Motor Biscuit brings you two midsize Chinese pickups that the US won’t see any time soon. Probably never. We wonder how their quality compares to American and Japanese pickups? Also we wonder how they would fare given their expected cheaper price point? Would the price attract enough buyers if the quality was there? What do you think?
Wingle 6 Pickup
This is the Wingle 6 midsize Chinese pickup manufactured by Great Wall Motors. It’s sold in Europe, Australia, and Latin America, besides its native China. The US won’t see the Wingle 6, however. Great Wall is one of China’s largest vehicle manufacturers. In Australia it is called the V-Series.
Sold mainly as a work truck, it’s surprising that it looks to be a fairly well-optioned-looking pickup from the pictures you see here. Styling is derivative but no bad. A fair amount of chrome is sprinkled throughout the body and also inside.
Power comes from a 2.0-liter turbodiesel four-cylinder, or a 2.4-liter four-cylinder gas engine manufactured by Mitsubishi. You were thinking it might be a six-cylinder from its name? Sorry.
Transmissions are either a five- or six-speed manual. No, there is no automatic trans with the Wingle 6. Sorry, again. But, you can get it in either two- or four-wheel-drive. Besides that, your Wingle 6 can be either a single- or double-cab body.
A three level parking sensor and also a rear view camera are standard equipment. An eight-inch touchscreen on the dash helps with functions that include Bluetooth. The dash has receptacles for USB, AUX and SD cards. Overall the interior looks of high quality with more of an SUV feel than that of a stripped down work truck.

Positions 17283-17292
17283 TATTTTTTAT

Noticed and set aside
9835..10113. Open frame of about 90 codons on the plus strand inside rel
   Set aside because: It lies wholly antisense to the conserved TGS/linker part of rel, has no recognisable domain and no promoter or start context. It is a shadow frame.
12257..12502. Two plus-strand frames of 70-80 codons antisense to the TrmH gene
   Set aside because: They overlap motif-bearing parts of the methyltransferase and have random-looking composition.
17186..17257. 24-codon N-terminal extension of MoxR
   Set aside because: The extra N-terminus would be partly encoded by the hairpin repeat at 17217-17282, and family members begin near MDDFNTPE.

Higer Longwei Pickup
The folks behind the Higer Longwei or “Grand Dragon” pickup want everyone to know the front end is inspired by the Ford F150. They say this is the feature all Chinese automakers are doing these days. This is a midsize they will tell you is competing in the “cheap end of the market.” We are glad they position the pickup so we know we’re looking at a cheap pickup.
But, it doesn’t look cheap. Chrome is liberally found inside and also outside. The reviewers go on to say that the interior is “dressed up in brown, fake brown leather, some fake wood, fake aluminum, and some black surfacing to top it all off.” OK, then! They go on to say the shifter also has a “large fake wooden knob.”
The US won’t see the Grand Dragon pickup. With the powertrain options available it seems like it could be a contender in the US. It comes with either a 2.4-liter 136 hp gas engine sourced from Mitsubishi, or a 2.8-liter turbodiesel with 102 hp. Both a five-speed manual or automatic transmission are available.
Higher is a subsidiary of King Long Group which is the largest bus maker in China. So there is substantial manufacturing prowess behind the Higer brand. Besides in China, Higer pickups can be found in Africa, the Middle East, and Russia.
One thing we don’t like and seems to be common on a lot of the Chinese vehicles is their use of small wheels and tires. With 19- and 20-inch wheels being so common in the US on cars, and 35-inch tall tires on lifted pickups and SUVs, it’s jarring to see these midsize pickups with such small wheels/tires.
From what we can tell it is based on better fuel consumption. That may be true if the width is factored, or possibly the unsprung weight is a bit more weight. It would seem to be a marginal factor compared to the compromised look with their current choices.
Anyway, these are but a couple of the Chinese offerings waiting out there to possibly make some inroads into the US. We keep hearing the Chinese truck invasion will happen in the next 10 year. We’ll keep watching.